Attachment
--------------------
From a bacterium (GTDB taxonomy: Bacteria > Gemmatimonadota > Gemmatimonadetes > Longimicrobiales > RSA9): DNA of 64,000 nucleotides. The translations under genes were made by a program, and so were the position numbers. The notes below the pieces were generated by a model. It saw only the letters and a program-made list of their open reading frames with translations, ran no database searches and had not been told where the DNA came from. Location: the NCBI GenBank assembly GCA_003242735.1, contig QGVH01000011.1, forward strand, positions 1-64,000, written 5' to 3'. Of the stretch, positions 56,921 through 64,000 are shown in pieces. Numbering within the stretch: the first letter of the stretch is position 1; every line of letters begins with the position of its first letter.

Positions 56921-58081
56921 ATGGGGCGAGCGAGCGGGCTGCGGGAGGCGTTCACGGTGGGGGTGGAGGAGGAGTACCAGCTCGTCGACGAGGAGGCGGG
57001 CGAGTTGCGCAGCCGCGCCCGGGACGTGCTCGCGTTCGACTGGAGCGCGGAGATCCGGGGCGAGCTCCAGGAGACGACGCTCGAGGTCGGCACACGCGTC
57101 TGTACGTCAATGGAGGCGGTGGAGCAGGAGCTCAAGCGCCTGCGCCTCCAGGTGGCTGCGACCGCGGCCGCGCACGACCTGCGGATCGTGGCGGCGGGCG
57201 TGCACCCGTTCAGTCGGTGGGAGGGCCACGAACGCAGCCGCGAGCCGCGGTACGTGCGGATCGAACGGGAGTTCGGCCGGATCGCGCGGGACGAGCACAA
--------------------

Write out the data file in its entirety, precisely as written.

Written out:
From a bacterium (GTDB taxonomy: Bacteria > Gemmatimonadota > Gemmatimonadetes > Longimicrobiales > RSA9): DNA of 64,000 nucleotides. The translations under genes were made by a program, and so were the position numbers. The notes below the pieces were generated by a model. It saw only the letters and a program-made list of their open reading frames with translations, ran no database searches and had not been told where the DNA came from. Location: the NCBI GenBank assembly GCA_003242735.1, contig QGVH01000011.1, forward strand, positions 1-64,000, written 5' to 3'. Of the stretch, positions 56,921 through 64,000 are shown in pieces. Numbering within the stretch: the first letter of the stretch is position 1; every line of letters begins with the position of its first letter.

Positions 56921-58081
56921 ATGGGGCGAGCGAGCGGGCTGCGGGAGGCGTTCACGGTGGGGGTGGAGGAGGAGTACCAGCTCGTCGACGAGGAGGCGGG
57001 CGAGTTGCGCAGCCGCGCCCGGGACGTGCTCGCGTTCGACTGGAGCGCGGAGATCCGGGGCGAGCTCCAGGAGACGACGCTCGAGGTCGGCACACGCGTC
57101 TGTACGTCAATGGAGGCGGTGGAGCAGGAGCTCAAGCGCCTGCGCCTCCAGGTGGCTGCGACCGCGGCCGCGCACGACCTGCGGATCGTGGCGGCGGGCG
57201 TGCACCCGTTCAGTCGGTGGGAGGGCCACGAACGCAGCCGCGAGCCGCGGTACGTGCGGATCGAACGGGAGTTCGGCCGGATCGCGCGGGACGAGCACAA